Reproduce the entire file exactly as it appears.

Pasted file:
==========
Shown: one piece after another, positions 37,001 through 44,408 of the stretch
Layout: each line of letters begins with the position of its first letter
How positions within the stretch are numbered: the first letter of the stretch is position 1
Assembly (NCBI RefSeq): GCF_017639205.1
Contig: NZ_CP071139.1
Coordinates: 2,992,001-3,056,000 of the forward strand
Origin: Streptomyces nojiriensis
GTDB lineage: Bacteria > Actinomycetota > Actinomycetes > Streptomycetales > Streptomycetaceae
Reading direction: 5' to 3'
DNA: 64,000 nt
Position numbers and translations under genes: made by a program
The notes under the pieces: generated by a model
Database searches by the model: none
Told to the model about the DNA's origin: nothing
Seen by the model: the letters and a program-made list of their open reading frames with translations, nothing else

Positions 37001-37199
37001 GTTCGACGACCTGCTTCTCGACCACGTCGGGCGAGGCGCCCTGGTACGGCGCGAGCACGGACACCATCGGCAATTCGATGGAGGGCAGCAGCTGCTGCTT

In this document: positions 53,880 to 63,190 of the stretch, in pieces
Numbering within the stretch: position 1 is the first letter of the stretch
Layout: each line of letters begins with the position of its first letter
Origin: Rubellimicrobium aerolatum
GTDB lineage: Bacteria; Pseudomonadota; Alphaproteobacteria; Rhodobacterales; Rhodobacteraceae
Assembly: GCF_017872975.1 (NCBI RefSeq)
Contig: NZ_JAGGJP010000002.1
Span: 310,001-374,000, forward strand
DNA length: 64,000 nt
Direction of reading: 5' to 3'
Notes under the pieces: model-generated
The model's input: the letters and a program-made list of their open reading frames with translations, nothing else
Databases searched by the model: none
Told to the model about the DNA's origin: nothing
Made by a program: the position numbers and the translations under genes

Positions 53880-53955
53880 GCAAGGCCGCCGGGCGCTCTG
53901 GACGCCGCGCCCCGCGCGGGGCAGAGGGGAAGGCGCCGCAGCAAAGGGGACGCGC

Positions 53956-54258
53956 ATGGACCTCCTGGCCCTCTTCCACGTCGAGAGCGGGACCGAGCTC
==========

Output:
Shown: one piece after another, positions 37,001 through 44,408 of the stretch
Layout: each line of letters begins with the position of its first letter
How positions within the stretch are numbered: the first letter of the stretch is position 1
Assembly (NCBI RefSeq): GCF_017639205.1
Contig: NZ_CP071139.1
Coordinates: 2,992,001-3,056,000 of the forward strand
Origin: Streptomyces nojiriensis
GTDB lineage: Bacteria > Actinomycetota > Actinomycetes > Streptomycetales > Streptomycetaceae
Reading direction: 5' to 3'
DNA: 64,000 nt
Position numbers and translations under genes: made by a program
The notes under the pieces: generated by a model
Database searches by the model: none
Told to the model about the DNA's origin: nothing
Seen by the model: the letters and a program-made list of their open reading frames with translations, nothing else

Positions 37001-37199
37001 GTTCGACGACCTGCTTCTCGACCACGTCGGGCGAGGCGCCCTGGTACGGCGCGAGCACGGACACCATCGGCAATTCGATGGAGGGCAGCAGCTGCTGCTT

In this document: positions 53,880 to 63,190 of the stretch, in pieces
Numbering within the stretch: position 1 is the first letter of the stretch
Layout: each line of letters begins with the position of its first letter
Origin: Rubellimicrobium aerolatum
GTDB lineage: Bacteria; Pseudomonadota; Alphaproteobacteria; Rhodobacterales; Rhodobacteraceae
Assembly: GCF_017872975.1 (NCBI RefSeq)
Contig: NZ_JAGGJP010000002.1
Span: 310,001-374,000, forward strand
DNA length: 64,000 nt
Direction of reading: 5' to 3'
Notes under the pieces: model-generated
The model's input: the letters and a program-made list of their open reading frames with translations, nothing else
Databases searched by the model: none
Told to the model about the DNA's origin: nothing
Made by a program: the position numbers and the translations under genes

Positions 53880-53955
53880 GCAAGGCCGCCGGGCGCTCTG
53901 GACGCCGCGCCCCGCGCGGGGCAGAGGGGAAGGCGCCGCAGCAAAGGGGACGCGC

Positions 53956-54258
53956 ATGGACCTCCTGGCCCTCTTCCACGTCGAGAGCGGGACCGAGCTC